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Comprehensive education


Comprehensive education

A comprehensive school is a state school that does not select its intake on the basis of academic achievement or aptitude. This is in contrast to the selective school system, where admission is restricted on the basis of selection criteria. The term is commonly used in relation to England and Wales, where comprehensive schools were introduced in 1965. About 90% of British pupils attend comprehensive schools. Comprehensive schools correspond broadly to the German Gesamtschule and to the high school in the United States and Canada.

Comprehensive schools are primarily about providing an entitlement curriculum to all children without selection either due to financial considerations or attainment. A consequence of that is a wider ranging curriculum that includes practical subjects such as design and technology and vocational learning that was less common or non-existent in grammar schools. Providing economic post 16 provision becomes more challenging for comprehensive schools because of the number of courses needed to cover a broader curriculum with comparatively fewer students. This is why schools have tended to get larger and many local authorities organised secondary education into 11-16 schools with the post 16 provision provided by Sixth Form and Further Education Colleges. Comprehensive schools do not select their intake on the basis of academic achievement or aptitude but there are demographic reasons why the attainment profiles of different schools vary considerably. In addition, government initiatives such as the City Technology Colleges and Specialist schools programmes made the comprehensive ideal less certain.

In these schools children could be selected on the basis of curriculum aptitude related to the school's specialism even though the schools do take quotas from each quartile of the attainment range to ensure they were not selective by attainment. A problem with this is whether the quotas should be taken from a normal distribution or from the specific distribution of attainment in the immediate catchment area. In the selective school system admission is dependent on selection criteria, most commonly a cognitive test or tests. Although comprehensive schools were introduced to England and Wales, in 1965 164 selective grammar schools are still in operation. This is a very small number compared to approximately 3500 state secondary schools in England. Most comprehensives are secondary schools for children between the ages of 11 to 16, but in a few areas there are comprehensive middle schools, and in some places the secondary level is divided into two, for students aged 11 to 14 and those aged 14 to 18, roughly corresponding to the US middle school (or junior high school) and high school, respectively. With the advent of key stages in the National Curriculum some local authorities reverted from the Middle School system to 11-16 and 11-18 schools so that the transition between schools corresponds to the end of one key stage and the start of another.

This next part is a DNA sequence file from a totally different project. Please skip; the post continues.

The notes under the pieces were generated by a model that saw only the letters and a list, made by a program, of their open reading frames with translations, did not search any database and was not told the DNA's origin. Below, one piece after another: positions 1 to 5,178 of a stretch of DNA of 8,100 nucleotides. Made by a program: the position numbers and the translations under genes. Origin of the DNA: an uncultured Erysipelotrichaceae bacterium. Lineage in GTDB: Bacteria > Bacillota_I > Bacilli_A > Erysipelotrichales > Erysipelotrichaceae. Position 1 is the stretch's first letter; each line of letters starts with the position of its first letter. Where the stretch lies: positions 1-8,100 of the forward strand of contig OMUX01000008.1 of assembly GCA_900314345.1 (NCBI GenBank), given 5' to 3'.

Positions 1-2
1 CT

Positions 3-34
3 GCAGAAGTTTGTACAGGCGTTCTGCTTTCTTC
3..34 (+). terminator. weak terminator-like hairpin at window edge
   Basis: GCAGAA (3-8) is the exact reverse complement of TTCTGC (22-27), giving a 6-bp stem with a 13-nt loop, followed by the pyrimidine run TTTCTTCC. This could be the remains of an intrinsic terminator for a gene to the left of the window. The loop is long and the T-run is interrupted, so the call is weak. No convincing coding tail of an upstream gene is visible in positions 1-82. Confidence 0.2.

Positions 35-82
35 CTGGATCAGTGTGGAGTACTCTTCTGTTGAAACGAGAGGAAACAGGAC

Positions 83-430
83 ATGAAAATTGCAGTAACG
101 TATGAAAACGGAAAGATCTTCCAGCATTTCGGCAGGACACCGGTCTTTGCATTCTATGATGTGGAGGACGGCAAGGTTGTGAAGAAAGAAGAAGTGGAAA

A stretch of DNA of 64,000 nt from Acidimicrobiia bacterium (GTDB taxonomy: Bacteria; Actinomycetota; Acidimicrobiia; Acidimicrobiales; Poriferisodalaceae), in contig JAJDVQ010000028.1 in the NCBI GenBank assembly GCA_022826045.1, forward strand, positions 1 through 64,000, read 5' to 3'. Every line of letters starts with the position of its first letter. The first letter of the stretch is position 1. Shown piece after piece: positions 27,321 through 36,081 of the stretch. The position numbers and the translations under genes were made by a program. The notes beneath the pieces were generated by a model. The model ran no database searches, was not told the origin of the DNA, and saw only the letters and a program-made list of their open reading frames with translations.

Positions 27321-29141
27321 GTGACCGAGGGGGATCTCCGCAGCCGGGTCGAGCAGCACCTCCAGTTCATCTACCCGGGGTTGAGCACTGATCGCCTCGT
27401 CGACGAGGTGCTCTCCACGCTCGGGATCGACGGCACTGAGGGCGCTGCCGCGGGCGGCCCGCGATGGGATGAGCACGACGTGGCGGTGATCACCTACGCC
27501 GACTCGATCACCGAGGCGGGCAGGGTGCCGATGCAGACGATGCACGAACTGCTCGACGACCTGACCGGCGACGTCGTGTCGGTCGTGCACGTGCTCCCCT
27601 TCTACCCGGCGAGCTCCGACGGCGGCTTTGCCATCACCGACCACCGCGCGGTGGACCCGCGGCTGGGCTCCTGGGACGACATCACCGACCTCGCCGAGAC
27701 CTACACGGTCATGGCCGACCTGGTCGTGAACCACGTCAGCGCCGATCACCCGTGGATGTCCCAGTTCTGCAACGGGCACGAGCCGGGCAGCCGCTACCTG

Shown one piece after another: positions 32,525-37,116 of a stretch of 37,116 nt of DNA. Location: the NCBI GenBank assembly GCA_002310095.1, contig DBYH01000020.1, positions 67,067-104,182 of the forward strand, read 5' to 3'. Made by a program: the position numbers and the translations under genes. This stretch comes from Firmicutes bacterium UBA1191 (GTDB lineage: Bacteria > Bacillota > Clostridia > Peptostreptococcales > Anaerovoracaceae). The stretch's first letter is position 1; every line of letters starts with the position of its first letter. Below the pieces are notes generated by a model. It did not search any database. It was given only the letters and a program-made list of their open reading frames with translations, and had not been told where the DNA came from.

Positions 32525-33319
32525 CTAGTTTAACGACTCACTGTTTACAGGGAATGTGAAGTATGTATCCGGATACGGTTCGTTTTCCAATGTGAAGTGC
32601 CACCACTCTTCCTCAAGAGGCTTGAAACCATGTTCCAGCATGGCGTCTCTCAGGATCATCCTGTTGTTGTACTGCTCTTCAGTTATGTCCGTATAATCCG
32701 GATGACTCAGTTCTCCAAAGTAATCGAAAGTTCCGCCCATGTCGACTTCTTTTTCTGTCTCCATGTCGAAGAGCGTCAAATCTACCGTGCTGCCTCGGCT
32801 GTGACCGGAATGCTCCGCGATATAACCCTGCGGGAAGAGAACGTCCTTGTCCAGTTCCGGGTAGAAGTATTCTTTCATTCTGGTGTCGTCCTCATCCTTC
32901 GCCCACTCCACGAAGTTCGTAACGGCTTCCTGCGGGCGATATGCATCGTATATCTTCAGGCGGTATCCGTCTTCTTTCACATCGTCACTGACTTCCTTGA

In principle, comprehensive schools were conceived as "neighbourhood" schools for all students in a specified catchment area. Current education reforms with Academies Programme, Free Schools and University Technical Colleges will no doubt have some impact on the comprehensive ideal but it is too early to say to what degree.


Further information: Education in Finland

Finland has used comprehensive schools since the 1970s, in the sense that everyone is expected to complete the nine grades of peruskoulu, from the age 7 to 16. The division to lower comprehensive school (grades 1-6, ala-aste, alakoulu) and upper comprehensive school (grades 7-9, yläaste, yläkoulu) has been discontinued.


Further information: Education in Germany

Comprehensive schools that offer college preparatory classes

Germany has a comprehensive school known as the Gesamtschule. While some German schools such as the Gymnasium and the Realschule have rather strict entrance requirements, the Gesamtschule does not have such requirements. They offer college preparatory classes for the students who are doing well, general education classes for average students, and remedial courses for those who aren't doing that well. In most cases students attending a Gesamtschule may graduate with the Hauptschulabschluss, the Realschulabschluss or the Abitur depending on how well they did in school. The percentage of students attending a Gesamtschule varies by Bundesland. In the State of Brandenburg more than 50% of all students attended a Gesamtschule in 2007,[1] while in the State of Bavaria less than 1% did. Starting in 2010/2011, Hauptschulen were merged with Realschulen and Gesamtschulen to form a new type of comprehensive school in the German States of Berlin and Hamburg, called Stadtteilschule in Hamburg and Sekundarschule in Berlin (see: Education in Berlin, Education in Hamburg). Germany's most famous Gesamtschulen are the Helene-Lange-School in Wiesbaden and the Laborschule Bielefeld.

Comprehensive schools that do not offer college preparatory classes

The "Mittelschule" is a school in some States of Germany that offers regular classes and remedial classes but no college preparatory classes. In some States of Germany, the Hauptschule does not exist, and any student who has not been accepted by another school has to attend the Mittelschule. Students may be awarded the Hauptschulabschluss or the Mittlere Reife but not the Abitur.